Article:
About six years ago, my dad set me up with a lawyer who was a few years older than I. We met for drinks at Martini Ranch (311 W. Chicago Ave.); he paid. Since we were having such a good time, I suggested we grab dinner. I drove us to Kamehachi on Wells Street and valet parked my car. We chatted more over sushi and were hitting it off - especially for a blind date - and, when the bill came, I offered to contribute my portion of the check, as I always do. He didn’t hesitate to accept my money. After dinner, I gave the valet my ticket, and, before my car even arrived, my date said goodbye, jumped in a cab, and zoomed off - leaving me standing solo on the corner at midnight.
When I retold the story, my brother said I shouldn’t have been surprised by my date taking my money: “Why would you have offered it in the first place?” he asked. He had a point. Although both he and my dad thought the guy lacked some manners, we chalked his behavior up to first-date jitters, and I decided to give him another shot. When he asked me out again, we agreed to meet at Fulton Lounge with our respective groups of friends. He was good-looking and smart, so I thought, What the hell? Once we were at the bar, he asked me what I wanted to drink and ordered a cocktail for me from the waitress, but when my drink came, he made no attempt to pay for it. That’s when his friend reached into his own pocket and bought the drink for me. I never spoke to the lawyer again after that night.
It had nothing to do with the money and everything to do with his manners - or lack thereof. As progressive as I am, when it comes to dating, I still believe in chivalry and courtship. Even if that courtship happens over e-mail or IM - which I’m OK with, generally - I think the guy should pursue the girl, at least initially. He should ask her out; he should arrange the date; and he should even open a door once in a while. And, yes, shoot me for saying this, but I think he should pay for the first couple of dates. Call me old-fashioned.
Whether you share my opinion or not, we all have them: dates that make you think someone must be Punk’ing you - because, after all, there’s no possible way he could be showing you his ripped abs at dinner and bragging about how much time he spends working out at the East Bank Club on your very first date. Or what about the doctor who faked getting a page when he realized his date was 15 years younger than he would have liked, leaving within 15 minutes of being seated at NoMi?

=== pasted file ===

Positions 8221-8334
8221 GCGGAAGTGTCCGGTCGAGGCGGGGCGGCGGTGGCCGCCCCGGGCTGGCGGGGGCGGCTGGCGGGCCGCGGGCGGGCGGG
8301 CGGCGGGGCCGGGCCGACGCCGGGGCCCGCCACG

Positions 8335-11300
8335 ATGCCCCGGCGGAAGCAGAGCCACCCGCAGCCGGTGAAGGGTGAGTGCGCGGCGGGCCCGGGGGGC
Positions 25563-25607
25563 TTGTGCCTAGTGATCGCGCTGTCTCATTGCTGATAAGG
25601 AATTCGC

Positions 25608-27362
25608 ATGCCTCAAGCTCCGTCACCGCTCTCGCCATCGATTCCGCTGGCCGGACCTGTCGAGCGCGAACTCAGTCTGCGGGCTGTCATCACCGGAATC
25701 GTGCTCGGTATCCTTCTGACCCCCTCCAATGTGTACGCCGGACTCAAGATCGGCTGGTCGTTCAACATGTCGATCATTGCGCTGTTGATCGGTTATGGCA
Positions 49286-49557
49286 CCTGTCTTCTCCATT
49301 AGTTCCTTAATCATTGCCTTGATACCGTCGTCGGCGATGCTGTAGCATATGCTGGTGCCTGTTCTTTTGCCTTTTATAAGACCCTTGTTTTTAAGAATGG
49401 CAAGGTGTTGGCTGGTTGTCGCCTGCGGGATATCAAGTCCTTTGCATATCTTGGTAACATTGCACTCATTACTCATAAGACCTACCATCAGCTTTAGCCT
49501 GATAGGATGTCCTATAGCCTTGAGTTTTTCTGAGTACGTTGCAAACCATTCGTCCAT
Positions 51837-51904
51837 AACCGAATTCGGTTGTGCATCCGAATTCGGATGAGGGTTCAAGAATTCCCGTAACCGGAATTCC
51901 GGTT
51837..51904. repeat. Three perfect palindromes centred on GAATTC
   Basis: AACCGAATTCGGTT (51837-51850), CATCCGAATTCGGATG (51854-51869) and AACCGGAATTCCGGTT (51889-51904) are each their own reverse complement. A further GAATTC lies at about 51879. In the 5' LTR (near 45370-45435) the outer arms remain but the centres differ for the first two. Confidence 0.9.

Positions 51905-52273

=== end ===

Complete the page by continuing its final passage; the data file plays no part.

As bad as they sound, neither of those scenarios compares to what happened to one particular friend of mine. “My best friend from high school set me up on a double date with a guy who supposedly looked like Michael Jordan,” she recounts. “I was excited to meet this ‘tall, dark, and handsome’ hunk, as she had described him. Yes, he was tall, like Mike, and bald, like Mike, but he was missing a few front teeth and had bad hygiene. She begged me to stay because she liked his friend. Somehow I made it through the night - with the help of a few tequila shots.”
No one ever said dating was easy. For me, maintaining my love life has proven to be a lot more difficult than managing my career. While I’ve never used an online-dating service, a recently-ended long-distance e-affair was better than any in-person relationship I’ve had lately - one of the most exciting flings of my adult life. I’m not the only one who has been wooed electronically, then disappointed.
“Several years ago, I met a guy online,” another friend tells me. “We completely hit it off, and we both thought we were destined to be together. After several months of correspondence via phone and e-mail, he flew in from New York for a long weekend. He was super-attractive, really sweet, and all that I had imagined. The first night of his visit, we met up with a bunch of friends for dinner. We were in the middle of a lively conversation and delicious oysters when - splat - his head hit the table, and he was fast asleep.” Something similar happened again the next night, and when my friend confronted Mr. Narcoleptic about his problem, he was so offended he took off early. She never talked to him again. The bottom line: A perfect 10 on paper (or via e-mail, as it were) does not a perfect man make.
Other dating disasters I’ve heard of lately are of a much creepier variety, like what happened to a friend who uses match.com: “After dinner we went back to his place,” she says. “He showed me his bedroom. I about died when I saw a bookshelf full of Kama Sutra books and a twin-sized bed! He later gave me a coloring book and asked me to color a picture, and then proceeded to show me pictures of himself, [taken] when he used to be a body builder. When he tried to kiss me, I told him I had issues with intimacy and had to go home.”
That’s almost as skin-crawling as this story from my friend who uses jdate.com: “I went out with a guy who spent the entire date telling me how much he loves dirty massages,” she says, horrified. “He went into explicit detail. When we left Matilda, he peed in the alley while I was standing there next to him.”
Talk about not having any manners.
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